Updating the kernel without rebooting

    Today I want to talk about my favorite feature in the latest Parallels Cloud Server release - rebootless update, or update without rebooting.

    Reboot is a simple server and a loss of state of current activities. It is undesirable for a server that is used by a large number of people. At the moment, there is the popular Ksplice technology, where changes are rolled onto a living system. This is unreliable, not every update manages to roll like that. In general, there are no guarantees that the problem code did not succeed in inheriting. Another important problem is that developers are reluctant to tackle bugs after such updates. Who knows what was boiled in this hodgepodge.

    We at Parallels approached the problem from a different perspective and decided to do everything honestly. To be honest, it means rebooting the kernel, but so that no one will notice. The fastest way to roll a new kernel is to use kexec. Now remember that both containers and virtual machines can save their state (suspend / resume, dump / restore, snapshot, etc). Thus, if we put all virtual environments to sleep, quickly reboot the kernel and restore the environment, the user will notice only a slight delay in maintenance, which will look like network problems. In a first approximation, this is how rebootless update works.

    Parallels developers went a step further and significantly reduced virtual machine downtime. First of all, the PramFS file system was created, similar to tmpfs, but its state persists between rebooting the kernel through kexec. The states of virtual machines and containers are added to this file system. PramFS is several orders of magnitude faster than a disk, therefore, the time to save and restore environments has significantly decreased.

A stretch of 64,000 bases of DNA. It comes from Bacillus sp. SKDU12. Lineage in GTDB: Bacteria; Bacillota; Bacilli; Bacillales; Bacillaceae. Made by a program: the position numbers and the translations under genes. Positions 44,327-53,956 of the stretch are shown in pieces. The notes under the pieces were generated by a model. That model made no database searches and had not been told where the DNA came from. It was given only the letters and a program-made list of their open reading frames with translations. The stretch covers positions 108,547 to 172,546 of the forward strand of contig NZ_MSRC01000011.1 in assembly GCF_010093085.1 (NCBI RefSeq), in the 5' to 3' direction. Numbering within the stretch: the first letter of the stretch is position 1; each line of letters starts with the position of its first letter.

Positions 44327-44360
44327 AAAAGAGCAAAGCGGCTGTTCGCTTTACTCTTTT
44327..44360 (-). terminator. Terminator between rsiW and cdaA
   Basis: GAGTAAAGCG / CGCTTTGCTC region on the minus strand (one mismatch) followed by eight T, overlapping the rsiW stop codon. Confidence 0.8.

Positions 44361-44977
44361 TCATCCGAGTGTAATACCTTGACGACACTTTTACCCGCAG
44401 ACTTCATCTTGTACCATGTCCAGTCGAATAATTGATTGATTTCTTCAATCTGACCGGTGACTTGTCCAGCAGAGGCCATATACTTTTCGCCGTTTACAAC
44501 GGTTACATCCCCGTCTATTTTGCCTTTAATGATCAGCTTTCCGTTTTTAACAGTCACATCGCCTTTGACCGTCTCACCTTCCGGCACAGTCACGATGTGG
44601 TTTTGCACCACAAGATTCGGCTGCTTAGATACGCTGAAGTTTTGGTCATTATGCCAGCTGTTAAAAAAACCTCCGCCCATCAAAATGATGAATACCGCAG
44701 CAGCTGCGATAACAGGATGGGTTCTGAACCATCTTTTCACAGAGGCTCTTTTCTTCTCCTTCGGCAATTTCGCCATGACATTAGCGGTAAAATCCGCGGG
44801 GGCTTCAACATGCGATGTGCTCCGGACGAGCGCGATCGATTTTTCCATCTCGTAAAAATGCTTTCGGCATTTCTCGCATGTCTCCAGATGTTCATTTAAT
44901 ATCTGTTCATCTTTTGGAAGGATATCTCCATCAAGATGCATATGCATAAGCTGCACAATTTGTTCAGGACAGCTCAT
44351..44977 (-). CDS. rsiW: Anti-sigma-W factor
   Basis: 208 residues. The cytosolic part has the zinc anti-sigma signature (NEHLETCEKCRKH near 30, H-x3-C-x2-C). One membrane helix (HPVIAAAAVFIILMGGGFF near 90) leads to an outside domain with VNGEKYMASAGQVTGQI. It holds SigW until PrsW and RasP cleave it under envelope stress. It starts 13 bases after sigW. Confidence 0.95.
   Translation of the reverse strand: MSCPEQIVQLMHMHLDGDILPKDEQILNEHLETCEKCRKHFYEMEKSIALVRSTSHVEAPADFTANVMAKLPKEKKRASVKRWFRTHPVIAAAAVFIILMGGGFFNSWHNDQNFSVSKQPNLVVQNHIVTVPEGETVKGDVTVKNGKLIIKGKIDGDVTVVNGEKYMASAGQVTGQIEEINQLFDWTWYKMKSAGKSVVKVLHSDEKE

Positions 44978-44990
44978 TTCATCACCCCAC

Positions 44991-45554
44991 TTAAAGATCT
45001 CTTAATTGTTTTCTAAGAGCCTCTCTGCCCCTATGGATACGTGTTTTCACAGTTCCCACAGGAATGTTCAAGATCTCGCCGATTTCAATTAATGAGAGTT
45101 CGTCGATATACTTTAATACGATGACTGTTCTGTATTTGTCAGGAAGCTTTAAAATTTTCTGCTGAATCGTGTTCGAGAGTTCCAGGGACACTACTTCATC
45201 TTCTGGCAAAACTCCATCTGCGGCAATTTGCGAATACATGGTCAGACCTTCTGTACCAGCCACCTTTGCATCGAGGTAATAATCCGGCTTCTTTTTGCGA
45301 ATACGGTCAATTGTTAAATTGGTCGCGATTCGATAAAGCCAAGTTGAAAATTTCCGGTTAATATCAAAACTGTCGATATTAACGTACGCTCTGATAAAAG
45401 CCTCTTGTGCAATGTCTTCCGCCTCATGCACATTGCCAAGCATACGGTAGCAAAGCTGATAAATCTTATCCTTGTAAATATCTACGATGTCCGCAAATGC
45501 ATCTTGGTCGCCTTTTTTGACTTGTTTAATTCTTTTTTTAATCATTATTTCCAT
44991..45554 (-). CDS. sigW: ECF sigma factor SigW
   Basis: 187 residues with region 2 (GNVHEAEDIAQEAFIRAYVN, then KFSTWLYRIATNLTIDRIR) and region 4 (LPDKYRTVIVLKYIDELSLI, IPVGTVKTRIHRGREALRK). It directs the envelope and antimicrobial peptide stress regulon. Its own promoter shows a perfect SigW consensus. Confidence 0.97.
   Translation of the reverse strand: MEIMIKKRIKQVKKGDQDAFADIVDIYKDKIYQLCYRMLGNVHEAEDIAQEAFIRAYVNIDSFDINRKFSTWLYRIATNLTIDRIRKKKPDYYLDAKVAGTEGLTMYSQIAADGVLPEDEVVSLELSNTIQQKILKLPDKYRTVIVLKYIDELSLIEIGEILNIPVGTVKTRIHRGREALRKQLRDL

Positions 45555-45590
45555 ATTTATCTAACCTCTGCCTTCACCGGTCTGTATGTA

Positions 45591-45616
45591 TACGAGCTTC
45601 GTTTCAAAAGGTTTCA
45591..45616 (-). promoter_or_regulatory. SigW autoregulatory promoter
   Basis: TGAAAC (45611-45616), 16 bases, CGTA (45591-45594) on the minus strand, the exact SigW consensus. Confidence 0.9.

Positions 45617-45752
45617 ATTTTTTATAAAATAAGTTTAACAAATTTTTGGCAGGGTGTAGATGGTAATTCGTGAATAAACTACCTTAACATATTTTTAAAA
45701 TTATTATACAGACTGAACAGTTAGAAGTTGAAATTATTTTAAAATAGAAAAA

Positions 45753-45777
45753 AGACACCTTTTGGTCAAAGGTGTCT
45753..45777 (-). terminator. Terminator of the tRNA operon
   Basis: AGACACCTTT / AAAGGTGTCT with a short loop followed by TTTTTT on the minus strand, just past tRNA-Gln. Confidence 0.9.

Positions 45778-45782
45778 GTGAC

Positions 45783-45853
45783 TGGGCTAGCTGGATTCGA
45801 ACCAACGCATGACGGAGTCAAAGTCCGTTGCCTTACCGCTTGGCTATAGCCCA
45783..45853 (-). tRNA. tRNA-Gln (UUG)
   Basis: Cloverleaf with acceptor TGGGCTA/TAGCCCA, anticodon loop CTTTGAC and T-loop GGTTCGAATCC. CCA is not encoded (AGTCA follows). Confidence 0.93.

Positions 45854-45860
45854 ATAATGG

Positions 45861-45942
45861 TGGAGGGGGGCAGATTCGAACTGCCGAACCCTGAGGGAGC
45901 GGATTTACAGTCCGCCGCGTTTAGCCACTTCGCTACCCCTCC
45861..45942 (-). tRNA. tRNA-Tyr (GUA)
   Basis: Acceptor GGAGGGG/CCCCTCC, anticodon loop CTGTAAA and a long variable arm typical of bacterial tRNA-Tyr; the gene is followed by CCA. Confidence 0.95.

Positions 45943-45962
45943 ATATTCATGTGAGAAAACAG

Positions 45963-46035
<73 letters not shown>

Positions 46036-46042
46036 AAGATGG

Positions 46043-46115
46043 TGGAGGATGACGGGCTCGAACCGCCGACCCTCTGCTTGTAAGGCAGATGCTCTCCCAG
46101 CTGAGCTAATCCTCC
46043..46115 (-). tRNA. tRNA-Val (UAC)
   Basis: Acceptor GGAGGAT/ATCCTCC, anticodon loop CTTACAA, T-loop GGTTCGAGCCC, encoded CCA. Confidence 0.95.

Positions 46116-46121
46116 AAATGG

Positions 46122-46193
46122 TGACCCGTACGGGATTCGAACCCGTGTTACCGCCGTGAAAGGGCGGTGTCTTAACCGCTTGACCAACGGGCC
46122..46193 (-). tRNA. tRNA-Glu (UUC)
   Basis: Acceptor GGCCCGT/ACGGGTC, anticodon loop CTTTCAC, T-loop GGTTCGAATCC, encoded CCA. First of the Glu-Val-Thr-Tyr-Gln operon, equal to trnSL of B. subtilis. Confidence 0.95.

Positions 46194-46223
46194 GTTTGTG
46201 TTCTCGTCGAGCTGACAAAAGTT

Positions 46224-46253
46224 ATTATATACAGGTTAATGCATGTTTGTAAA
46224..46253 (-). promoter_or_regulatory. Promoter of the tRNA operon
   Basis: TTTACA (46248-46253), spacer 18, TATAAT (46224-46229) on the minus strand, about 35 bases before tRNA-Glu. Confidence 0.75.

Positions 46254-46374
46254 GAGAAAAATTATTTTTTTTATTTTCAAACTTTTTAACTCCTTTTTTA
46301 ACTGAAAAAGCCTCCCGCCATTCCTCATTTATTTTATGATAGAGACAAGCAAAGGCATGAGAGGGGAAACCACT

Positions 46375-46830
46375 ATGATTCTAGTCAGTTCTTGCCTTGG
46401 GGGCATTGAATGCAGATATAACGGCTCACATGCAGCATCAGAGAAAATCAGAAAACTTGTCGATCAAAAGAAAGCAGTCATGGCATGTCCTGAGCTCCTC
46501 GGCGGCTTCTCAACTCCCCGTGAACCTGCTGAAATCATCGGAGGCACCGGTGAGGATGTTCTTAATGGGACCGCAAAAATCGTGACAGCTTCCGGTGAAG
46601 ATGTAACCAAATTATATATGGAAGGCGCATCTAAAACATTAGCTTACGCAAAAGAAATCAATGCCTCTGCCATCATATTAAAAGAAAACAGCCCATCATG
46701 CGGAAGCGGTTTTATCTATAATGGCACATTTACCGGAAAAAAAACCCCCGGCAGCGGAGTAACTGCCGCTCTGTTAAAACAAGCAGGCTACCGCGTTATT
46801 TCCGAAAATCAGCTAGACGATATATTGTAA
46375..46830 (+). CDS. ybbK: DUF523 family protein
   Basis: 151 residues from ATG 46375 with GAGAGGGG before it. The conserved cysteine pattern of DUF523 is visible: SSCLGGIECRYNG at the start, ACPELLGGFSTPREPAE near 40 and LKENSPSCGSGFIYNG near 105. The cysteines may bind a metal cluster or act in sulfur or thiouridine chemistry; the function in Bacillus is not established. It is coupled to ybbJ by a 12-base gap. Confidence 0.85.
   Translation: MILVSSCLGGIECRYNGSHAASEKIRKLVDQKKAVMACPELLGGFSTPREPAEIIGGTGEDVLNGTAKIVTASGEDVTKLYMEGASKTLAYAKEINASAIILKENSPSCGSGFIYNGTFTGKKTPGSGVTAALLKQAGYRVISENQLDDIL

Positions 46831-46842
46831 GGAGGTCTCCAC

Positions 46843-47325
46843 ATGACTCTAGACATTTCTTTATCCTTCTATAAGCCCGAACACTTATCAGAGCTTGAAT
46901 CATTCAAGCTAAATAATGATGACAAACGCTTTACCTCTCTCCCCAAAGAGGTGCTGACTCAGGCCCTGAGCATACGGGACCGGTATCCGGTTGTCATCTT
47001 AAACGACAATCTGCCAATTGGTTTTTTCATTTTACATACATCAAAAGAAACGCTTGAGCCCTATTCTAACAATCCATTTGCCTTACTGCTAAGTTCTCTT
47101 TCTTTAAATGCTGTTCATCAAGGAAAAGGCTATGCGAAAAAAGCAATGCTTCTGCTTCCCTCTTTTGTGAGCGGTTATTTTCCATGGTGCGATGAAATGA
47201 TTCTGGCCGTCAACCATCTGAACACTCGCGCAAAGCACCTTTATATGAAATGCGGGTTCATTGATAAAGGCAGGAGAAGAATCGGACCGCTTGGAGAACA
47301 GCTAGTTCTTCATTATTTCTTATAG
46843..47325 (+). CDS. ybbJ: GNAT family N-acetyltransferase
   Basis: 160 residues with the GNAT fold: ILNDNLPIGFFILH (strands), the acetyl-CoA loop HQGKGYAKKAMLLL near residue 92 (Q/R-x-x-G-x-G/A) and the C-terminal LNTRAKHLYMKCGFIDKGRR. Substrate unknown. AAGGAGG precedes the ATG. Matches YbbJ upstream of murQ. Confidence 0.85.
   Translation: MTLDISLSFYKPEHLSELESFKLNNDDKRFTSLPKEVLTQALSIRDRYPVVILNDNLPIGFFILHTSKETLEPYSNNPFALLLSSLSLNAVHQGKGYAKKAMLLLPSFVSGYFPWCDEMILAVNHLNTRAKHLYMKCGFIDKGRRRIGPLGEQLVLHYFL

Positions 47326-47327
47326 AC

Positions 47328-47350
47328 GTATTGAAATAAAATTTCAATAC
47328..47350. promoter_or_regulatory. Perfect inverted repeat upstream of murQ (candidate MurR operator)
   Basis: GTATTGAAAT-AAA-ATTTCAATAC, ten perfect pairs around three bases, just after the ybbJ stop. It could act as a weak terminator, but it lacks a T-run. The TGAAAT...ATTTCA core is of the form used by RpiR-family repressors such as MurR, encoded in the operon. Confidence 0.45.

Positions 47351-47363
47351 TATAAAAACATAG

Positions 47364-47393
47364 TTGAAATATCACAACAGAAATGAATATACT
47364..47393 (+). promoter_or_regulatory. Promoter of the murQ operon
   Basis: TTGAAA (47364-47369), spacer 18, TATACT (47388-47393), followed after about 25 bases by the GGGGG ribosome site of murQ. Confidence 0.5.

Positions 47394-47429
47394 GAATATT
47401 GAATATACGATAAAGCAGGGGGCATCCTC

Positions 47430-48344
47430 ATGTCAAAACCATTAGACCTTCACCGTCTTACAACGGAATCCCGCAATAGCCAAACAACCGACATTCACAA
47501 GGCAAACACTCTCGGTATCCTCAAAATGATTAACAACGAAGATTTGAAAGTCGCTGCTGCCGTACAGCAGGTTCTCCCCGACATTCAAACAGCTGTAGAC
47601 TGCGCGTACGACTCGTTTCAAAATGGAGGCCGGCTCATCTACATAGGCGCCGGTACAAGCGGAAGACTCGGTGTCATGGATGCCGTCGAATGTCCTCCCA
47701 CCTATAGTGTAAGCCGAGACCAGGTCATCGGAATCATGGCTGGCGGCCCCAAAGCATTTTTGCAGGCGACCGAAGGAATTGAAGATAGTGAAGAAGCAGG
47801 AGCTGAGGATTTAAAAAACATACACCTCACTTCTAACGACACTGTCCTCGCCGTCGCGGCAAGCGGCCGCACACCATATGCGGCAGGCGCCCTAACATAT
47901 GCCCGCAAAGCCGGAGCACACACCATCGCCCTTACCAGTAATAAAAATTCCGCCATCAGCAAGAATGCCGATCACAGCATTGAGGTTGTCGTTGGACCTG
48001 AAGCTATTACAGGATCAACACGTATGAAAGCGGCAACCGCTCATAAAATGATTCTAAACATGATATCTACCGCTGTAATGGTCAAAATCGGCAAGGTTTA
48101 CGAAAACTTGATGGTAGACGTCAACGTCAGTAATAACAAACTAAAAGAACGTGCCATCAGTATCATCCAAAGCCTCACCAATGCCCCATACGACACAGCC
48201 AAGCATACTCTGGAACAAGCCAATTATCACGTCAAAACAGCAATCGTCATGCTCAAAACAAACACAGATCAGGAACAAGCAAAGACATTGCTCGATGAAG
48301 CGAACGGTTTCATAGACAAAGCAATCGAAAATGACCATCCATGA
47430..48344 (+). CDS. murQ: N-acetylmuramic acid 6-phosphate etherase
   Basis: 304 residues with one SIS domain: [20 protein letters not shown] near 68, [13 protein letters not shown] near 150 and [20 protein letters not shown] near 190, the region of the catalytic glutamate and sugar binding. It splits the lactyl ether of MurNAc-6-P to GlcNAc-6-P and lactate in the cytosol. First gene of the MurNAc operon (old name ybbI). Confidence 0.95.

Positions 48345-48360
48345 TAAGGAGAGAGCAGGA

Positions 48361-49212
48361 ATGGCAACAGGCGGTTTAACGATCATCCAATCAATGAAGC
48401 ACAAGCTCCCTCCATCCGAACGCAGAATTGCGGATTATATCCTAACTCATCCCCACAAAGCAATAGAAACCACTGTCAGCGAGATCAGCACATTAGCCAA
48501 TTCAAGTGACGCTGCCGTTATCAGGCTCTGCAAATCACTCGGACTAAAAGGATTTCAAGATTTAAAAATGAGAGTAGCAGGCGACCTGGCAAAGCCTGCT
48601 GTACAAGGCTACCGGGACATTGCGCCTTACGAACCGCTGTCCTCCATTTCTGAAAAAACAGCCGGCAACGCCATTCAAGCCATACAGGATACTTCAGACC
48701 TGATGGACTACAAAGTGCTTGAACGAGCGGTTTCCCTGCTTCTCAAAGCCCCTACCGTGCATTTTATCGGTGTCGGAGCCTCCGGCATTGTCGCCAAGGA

Saving the state of a container implies saving all of its objects (open files, sockets, pipes; timers; state of processes, etc.) and user memory. The next optimization step allowed us to leave user memory and file system caches in the same place where they were before the reboot. This step also reduced container retention and recovery time and reduced downtime.

    As a result, after such an update, a new kernel is loaded on the server without traces of the old one. All kernel objects are recreated and their states restored. User memory and file system caches are left untouched. Server reboot time has decreased several times, compared to a regular reboot.

    This feature is currently available only to Parallels Cloud Server users, but we have plans to offer this functionality to the Linux community. And the preservation and restoration of containers will be implemented as part of the CRIU project.


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